Report Blasts NICE Bus Service for Disabled Riders


The new Nassau Inter-County Express, or NICE, a public-private partnership county that took over Long Island Bus on New Years Day.

The private operator of Nassau’s bus system doesn’t make the grade for providing disabled riders with reliable and accessible service they can count on, say the Long Island Bus Riders’ Union, which released a report card on Veolia Transportation’s first six months of running the Nassau Inter-County Express—known as NICE—after taking it over from the Metropolitan Transportation Authority.

The report, timed to coincide with the 22nd anniversary of the passage of the Americans with Disabilities Act, faulted Veolia on several counts for its fixed-route bus service: lack of Braille at its major bus stops, absence of enough visual and auditory announcements for bus riders and dysfunctional wheelchair lifts. They also studied the Able-ride system, which is more expensive than the regular bus service and with a less flexible schedule.


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“There are many obstacles to the full integration of disabled riders into the fixed-route bus system, and that Veolia must correct them both for their own self-interest and to benefit bus riders,” the report reads. On accessibility the report gave NICE a D grade and noted that some bus drivers even banned guide dogs.

“Access to transportation is fundamental to the independence and full community participation of disabled people,” summarized the report. “A bus system that does not provide optimal access, safety and reliability in service is restricting and harmful to disabled riders. This report card serves to highlight improvements that Veolia must make to its bus system.”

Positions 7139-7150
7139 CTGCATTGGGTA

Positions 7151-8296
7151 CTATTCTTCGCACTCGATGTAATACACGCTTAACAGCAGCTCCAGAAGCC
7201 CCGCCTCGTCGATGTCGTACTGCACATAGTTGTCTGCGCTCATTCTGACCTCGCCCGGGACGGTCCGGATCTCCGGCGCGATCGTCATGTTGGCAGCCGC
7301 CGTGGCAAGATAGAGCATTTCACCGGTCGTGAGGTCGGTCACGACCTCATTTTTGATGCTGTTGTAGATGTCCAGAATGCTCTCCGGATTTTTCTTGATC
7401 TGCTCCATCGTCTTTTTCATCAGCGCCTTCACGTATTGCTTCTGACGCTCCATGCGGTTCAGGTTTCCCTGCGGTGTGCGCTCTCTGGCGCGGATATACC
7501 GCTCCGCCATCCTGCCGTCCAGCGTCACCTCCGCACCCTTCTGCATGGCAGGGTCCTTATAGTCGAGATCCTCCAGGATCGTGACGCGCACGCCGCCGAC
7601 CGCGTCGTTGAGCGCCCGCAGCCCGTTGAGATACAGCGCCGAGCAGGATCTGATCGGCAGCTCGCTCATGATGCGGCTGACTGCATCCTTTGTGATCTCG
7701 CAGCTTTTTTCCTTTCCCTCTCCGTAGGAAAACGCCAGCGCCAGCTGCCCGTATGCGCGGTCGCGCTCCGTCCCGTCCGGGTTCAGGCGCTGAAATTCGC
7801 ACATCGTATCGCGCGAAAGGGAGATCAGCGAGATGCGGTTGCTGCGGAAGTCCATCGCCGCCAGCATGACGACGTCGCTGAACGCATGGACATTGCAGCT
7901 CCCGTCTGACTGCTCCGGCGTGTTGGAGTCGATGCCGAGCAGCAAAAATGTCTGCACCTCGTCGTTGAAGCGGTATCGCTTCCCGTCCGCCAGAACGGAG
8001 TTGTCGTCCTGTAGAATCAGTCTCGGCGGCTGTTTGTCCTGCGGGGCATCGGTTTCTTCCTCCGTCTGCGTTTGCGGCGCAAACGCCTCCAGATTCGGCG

The bus riders union studied more than 200 buses and found that 5.4 percent of the wheelchair lifts weren’t working. They monitored 28 buses and found that 67.85 percent “made no auditory announcements” and 71.4 percent had no visual announcements.

The Braille signage at the Hempstead bus terminal, where the riders’ advocates held their press conference, was dated from when the MTA ran the system, says Charlene Obernauer of the Long Island Bus Riders Union, drawing an F.

“What we’d really like to see is for the Braille to be updated and to be actually put in all the major bus terminals as a first step, and in the future be put on every bus stop,” he said.

Mike Setzer, chief executive officer of NICE, says that Braille signs have “already been ordered for the Hempstead Transit center and we expect they will be installed in the next several weeks.”

He said that bus terminals at Hicksville, Jamaica (165th Street) and Roosevelt Field—all found lacking by the bus riders union—are not under his company’s control but “we will make our best efforts to approach these property owners to have Braille signs place there.”

When the bus riders group found that Veolia hadn’t provided NICE bus schedules in Spanish, says Obernauer, “they came out with bilingual schedules within a matter of weeks. I feel that having us out there monitoring the system does actually result in some changes for the positive.”

“On January 1, NICE inherited an aging bus system with numerous maintenance and operational challenge,” Setzer said in a press release. “Since then, we have been actively improving the system, especially in areas that affect the disabled community. NICE announced today that by year’s end, it will replace the 45 oldest and least reliable fixed route buses in our fleet.”

Ryan Lynch, associate director of the Tri-State Transportation Campaign, a nonprofit advocacy group, pointed out that the federal funds for the bus purchase were allocated last year and “they’re just releasing it now. I think it’s an indication of the fact that the system has been underfunded for years and we’re reaping what we sowed.”

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